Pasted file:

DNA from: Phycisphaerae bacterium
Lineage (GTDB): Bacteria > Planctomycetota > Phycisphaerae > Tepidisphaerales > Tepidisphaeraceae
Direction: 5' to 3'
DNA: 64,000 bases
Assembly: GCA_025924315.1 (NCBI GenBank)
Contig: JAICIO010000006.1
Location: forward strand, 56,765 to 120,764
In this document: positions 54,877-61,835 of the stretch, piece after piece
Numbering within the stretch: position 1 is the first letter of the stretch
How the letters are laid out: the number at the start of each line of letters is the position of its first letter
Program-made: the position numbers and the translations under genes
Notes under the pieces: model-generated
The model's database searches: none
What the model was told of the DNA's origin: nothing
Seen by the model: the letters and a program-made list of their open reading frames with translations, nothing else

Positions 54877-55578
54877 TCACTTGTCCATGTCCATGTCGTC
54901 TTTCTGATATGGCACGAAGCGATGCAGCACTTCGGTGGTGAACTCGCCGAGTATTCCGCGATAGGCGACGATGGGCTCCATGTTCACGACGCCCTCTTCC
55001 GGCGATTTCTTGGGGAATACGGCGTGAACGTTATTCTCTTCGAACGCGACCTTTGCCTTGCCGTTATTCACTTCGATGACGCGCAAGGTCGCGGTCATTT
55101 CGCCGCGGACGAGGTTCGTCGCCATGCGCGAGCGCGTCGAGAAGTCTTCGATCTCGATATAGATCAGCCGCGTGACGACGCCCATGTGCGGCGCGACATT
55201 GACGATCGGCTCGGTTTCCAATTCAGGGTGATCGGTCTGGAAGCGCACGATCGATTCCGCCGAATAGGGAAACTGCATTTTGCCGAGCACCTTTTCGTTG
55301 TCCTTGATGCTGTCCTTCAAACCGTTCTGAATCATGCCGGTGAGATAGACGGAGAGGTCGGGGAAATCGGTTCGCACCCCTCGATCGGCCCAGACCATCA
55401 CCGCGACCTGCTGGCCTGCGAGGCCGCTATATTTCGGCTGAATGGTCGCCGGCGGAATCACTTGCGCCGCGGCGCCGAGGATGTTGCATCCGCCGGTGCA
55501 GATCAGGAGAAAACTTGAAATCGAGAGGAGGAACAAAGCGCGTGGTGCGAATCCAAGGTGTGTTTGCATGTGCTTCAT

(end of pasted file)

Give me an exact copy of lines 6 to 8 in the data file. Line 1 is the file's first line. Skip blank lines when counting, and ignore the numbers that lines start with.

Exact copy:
Contig: JAICIO010000006.1
Location: forward strand, 56,765 to 120,764
In this document: positions 54,877-61,835 of the stretch, piece after piece